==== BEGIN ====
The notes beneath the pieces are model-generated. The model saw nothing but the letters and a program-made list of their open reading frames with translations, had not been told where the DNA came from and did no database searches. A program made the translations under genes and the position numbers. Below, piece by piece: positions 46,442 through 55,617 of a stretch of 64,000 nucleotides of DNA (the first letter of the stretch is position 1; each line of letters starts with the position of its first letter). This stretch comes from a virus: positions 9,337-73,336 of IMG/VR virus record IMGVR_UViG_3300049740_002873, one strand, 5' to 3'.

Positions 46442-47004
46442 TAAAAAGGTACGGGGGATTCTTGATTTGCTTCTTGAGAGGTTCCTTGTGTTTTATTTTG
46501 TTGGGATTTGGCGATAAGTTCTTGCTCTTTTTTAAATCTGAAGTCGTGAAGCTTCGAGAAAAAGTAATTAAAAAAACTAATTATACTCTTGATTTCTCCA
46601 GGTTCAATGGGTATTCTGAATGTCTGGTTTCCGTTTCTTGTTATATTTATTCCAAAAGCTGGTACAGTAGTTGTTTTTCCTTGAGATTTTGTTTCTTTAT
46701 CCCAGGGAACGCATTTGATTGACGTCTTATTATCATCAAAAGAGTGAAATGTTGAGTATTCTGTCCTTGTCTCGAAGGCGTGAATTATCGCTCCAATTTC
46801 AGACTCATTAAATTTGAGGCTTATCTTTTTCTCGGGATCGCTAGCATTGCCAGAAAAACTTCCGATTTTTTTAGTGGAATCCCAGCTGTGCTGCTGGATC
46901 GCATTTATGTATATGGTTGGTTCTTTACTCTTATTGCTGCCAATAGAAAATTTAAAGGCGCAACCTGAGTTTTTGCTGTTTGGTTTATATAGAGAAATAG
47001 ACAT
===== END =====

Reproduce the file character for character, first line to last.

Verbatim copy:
The notes beneath the pieces are model-generated. The model saw nothing but the letters and a program-made list of their open reading frames with translations, had not been told where the DNA came from and did no database searches. A program made the translations under genes and the position numbers. Below, piece by piece: positions 46,442 through 55,617 of a stretch of 64,000 nucleotides of DNA (the first letter of the stretch is position 1; each line of letters starts with the position of its first letter). This stretch comes from a virus: positions 9,337-73,336 of IMG/VR virus record IMGVR_UViG_3300049740_002873, one strand, 5' to 3'.

Positions 46442-47004
46442 TAAAAAGGTACGGGGGATTCTTGATTTGCTTCTTGAGAGGTTCCTTGTGTTTTATTTTG
46501 TTGGGATTTGGCGATAAGTTCTTGCTCTTTTTTAAATCTGAAGTCGTGAAGCTTCGAGAAAAAGTAATTAAAAAAACTAATTATACTCTTGATTTCTCCA
46601 GGTTCAATGGGTATTCTGAATGTCTGGTTTCCGTTTCTTGTTATATTTATTCCAAAAGCTGGTACAGTAGTTGTTTTTCCTTGAGATTTTGTTTCTTTAT
46701 CCCAGGGAACGCATTTGATTGACGTCTTATTATCATCAAAAGAGTGAAATGTTGAGTATTCTGTCCTTGTCTCGAAGGCGTGAATTATCGCTCCAATTTC
46801 AGACTCATTAAATTTGAGGCTTATCTTTTTCTCGGGATCGCTAGCATTGCCAGAAAAACTTCCGATTTTTTTAGTGGAATCCCAGCTGTGCTGCTGGATC
46901 GCATTTATGTATATGGTTGGTTCTTTACTCTTATTGCTGCCAATAGAAAATTTAAAGGCGCAACCTGAGTTTTTGCTGTTTGGTTTATATAGAGAAATAG
47001 ACAT